(1) Refusal to render professional services

United Fire first argues that, assuming the plaintiffs' allegations are otherwise included within the Endorsement's coverage, those allegations should be viewed as a "refusal" to perform instead of a "failure" to perform. United Fire distinguishes the two terms, focusing on the willfulness involved: refusing to perform is an affirmative act; failing to perform is an omission. However, since our review is limited to the state court petition and to the insurance policy, see Alert Centre, 967 F.2d at 163, United Fire's argument regarding this distinction is not persuasive. The petition plainly alleges that Hixson "failed to provide goods and services specified in the burial policy." (emphasis added). Whether post-petition information reveals that this failure was actually a refusal is irrelevant to whether United Fire must defend Hixson in the underlying litigation. See Lamar Adver., 396 F.3d at 660; Vaughn v. Franklin, 00-0291, p. 7 (La.App. 1 Cir. 3/28/01); 785 So.2d 79, 84 ("Although the allegations of the petition may ultimately turn out to be incorrect or untrue, the insurer is still obligated to provide a defense."), writ denied, 01-1551 (La. 10/5/01); 798 So.2d 969.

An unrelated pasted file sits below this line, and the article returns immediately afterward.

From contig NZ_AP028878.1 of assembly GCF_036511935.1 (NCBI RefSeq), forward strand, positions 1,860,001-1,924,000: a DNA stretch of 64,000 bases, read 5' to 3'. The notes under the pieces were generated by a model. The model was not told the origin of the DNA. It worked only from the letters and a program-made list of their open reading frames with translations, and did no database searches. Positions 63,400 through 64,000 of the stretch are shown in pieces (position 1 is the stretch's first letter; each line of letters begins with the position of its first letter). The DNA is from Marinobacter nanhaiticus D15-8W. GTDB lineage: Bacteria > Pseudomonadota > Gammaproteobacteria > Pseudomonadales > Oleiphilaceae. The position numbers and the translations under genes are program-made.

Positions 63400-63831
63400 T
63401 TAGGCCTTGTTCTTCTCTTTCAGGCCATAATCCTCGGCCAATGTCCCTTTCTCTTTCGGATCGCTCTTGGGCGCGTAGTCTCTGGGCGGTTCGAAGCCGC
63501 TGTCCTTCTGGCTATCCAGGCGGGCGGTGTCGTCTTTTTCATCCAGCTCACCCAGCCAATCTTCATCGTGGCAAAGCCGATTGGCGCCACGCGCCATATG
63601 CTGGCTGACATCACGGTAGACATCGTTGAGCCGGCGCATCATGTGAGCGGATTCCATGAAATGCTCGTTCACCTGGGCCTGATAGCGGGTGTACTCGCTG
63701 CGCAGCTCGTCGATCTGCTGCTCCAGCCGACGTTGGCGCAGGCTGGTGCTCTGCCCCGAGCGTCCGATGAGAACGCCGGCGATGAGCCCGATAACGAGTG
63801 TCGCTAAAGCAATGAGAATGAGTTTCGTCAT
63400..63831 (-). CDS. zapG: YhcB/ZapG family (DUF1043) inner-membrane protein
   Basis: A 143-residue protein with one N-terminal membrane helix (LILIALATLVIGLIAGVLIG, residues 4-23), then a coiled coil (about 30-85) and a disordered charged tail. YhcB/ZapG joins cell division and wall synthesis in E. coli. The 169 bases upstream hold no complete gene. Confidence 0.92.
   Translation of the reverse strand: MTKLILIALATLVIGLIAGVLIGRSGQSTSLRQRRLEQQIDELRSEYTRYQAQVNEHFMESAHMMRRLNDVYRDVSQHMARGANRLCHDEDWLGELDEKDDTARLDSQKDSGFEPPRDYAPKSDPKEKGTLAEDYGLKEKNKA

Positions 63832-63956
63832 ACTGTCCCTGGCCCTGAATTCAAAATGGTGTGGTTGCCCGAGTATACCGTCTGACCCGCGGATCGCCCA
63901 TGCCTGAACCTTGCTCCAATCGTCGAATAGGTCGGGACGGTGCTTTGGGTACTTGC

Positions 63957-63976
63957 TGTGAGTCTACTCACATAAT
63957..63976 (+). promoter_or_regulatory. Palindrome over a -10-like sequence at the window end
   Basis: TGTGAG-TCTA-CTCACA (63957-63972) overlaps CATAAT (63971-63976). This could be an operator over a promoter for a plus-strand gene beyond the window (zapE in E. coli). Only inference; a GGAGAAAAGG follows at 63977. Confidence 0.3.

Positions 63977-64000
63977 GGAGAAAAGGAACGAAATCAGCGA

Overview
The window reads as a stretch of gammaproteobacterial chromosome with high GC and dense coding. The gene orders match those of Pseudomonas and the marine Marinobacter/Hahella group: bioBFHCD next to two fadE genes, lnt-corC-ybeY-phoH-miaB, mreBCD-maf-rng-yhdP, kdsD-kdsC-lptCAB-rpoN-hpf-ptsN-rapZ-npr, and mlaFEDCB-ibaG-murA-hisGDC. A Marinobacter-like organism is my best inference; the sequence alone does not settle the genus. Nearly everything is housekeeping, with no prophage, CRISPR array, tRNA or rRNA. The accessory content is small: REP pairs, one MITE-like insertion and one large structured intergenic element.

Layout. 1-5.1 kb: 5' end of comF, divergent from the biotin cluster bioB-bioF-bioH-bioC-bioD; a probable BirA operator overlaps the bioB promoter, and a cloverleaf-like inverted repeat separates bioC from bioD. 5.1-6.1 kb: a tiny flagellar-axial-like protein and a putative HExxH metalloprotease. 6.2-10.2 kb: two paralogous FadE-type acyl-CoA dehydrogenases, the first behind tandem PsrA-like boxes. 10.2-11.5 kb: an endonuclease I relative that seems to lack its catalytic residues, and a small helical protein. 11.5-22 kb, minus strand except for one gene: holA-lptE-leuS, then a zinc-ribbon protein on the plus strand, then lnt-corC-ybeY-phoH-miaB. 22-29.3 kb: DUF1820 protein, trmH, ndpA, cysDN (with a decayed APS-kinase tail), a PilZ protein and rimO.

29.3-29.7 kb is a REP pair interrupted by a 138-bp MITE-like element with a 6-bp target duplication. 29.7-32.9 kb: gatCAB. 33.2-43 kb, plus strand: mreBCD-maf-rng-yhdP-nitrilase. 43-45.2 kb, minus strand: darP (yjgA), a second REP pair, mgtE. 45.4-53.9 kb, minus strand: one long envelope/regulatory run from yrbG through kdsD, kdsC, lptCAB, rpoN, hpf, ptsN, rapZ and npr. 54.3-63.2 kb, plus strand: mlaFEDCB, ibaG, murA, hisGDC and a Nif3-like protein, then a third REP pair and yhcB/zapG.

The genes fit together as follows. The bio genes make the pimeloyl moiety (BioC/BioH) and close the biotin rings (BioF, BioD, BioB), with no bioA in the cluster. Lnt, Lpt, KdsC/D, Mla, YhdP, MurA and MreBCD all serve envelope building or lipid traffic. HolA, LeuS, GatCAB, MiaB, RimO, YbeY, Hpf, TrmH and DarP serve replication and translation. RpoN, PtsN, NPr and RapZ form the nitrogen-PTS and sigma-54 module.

(2) Failure to render professional services

United Fire next argues that the allegations in the petition do not include an allegation of a failure to render professional services, and, therefore, coverage is unambiguously excluded. Limiting our review to the four corners of the petition and to...

To continue reading

Request your trial
202 cases
  • Blalock v. Miss. Dep't of Revenue (In re Blalock)
    • United States
    • United States Bankruptcy Courts. Fifth Circuit. U.S. Bankruptcy Court — Southern District of Mississippi
    • 14 Septiembre 2015
    ...reviews the facts and the inferences to be drawn from them in the light most favorable to the non-movant. United Fire & Cas. Co. v. Hixson Bros., Inc., 453 F.3d 283, 285 (5th Cir.2006). The non-movant's burden is not met by mere reliance on the allegations or denials in the non-movant's ple......